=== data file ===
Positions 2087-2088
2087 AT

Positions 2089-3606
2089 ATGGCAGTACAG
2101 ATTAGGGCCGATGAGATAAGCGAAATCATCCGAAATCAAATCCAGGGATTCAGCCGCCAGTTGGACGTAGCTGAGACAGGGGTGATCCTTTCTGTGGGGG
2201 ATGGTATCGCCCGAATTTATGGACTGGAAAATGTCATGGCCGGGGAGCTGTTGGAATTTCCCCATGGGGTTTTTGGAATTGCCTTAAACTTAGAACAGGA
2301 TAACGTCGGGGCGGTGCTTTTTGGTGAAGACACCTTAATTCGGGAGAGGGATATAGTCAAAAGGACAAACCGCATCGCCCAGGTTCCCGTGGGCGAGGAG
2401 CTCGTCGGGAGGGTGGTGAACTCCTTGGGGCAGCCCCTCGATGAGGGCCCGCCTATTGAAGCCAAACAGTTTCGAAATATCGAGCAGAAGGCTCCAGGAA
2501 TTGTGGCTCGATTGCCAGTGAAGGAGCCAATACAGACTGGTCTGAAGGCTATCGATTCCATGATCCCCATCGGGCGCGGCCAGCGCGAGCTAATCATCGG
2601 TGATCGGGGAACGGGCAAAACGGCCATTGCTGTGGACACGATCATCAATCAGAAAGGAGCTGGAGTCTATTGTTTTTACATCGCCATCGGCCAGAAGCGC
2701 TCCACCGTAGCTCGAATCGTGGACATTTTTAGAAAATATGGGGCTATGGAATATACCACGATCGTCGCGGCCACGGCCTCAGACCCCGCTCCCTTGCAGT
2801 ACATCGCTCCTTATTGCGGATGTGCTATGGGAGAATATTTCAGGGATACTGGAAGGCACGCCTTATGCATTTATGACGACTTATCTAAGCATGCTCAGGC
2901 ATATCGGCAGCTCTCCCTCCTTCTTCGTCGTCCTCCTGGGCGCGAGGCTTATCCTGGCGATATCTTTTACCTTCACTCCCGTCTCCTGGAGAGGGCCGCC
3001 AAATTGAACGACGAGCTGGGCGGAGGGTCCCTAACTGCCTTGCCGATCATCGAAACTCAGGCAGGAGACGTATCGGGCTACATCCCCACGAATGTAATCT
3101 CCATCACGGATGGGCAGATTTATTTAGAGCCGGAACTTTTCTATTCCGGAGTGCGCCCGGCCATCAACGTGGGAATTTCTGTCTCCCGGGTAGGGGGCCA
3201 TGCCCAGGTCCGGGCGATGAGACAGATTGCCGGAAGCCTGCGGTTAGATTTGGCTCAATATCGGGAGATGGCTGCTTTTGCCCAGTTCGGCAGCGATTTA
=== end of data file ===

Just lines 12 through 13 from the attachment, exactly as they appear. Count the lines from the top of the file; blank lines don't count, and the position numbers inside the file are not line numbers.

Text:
2801 ACATCGCTCCTTATTGCGGATGTGCTATGGGAGAATATTTCAGGGATACTGGAAGGCACGCCTTATGCATTTATGACGACTTATCTAAGCATGCTCAGGC
2901 ATATCGGCAGCTCTCCCTCCTTCTTCGTCGTCCTCCTGGGCGCGAGGCTTATCCTGGCGATATCTTTTACCTTCACTCCCGTCTCCTGGAGAGGGCCGCC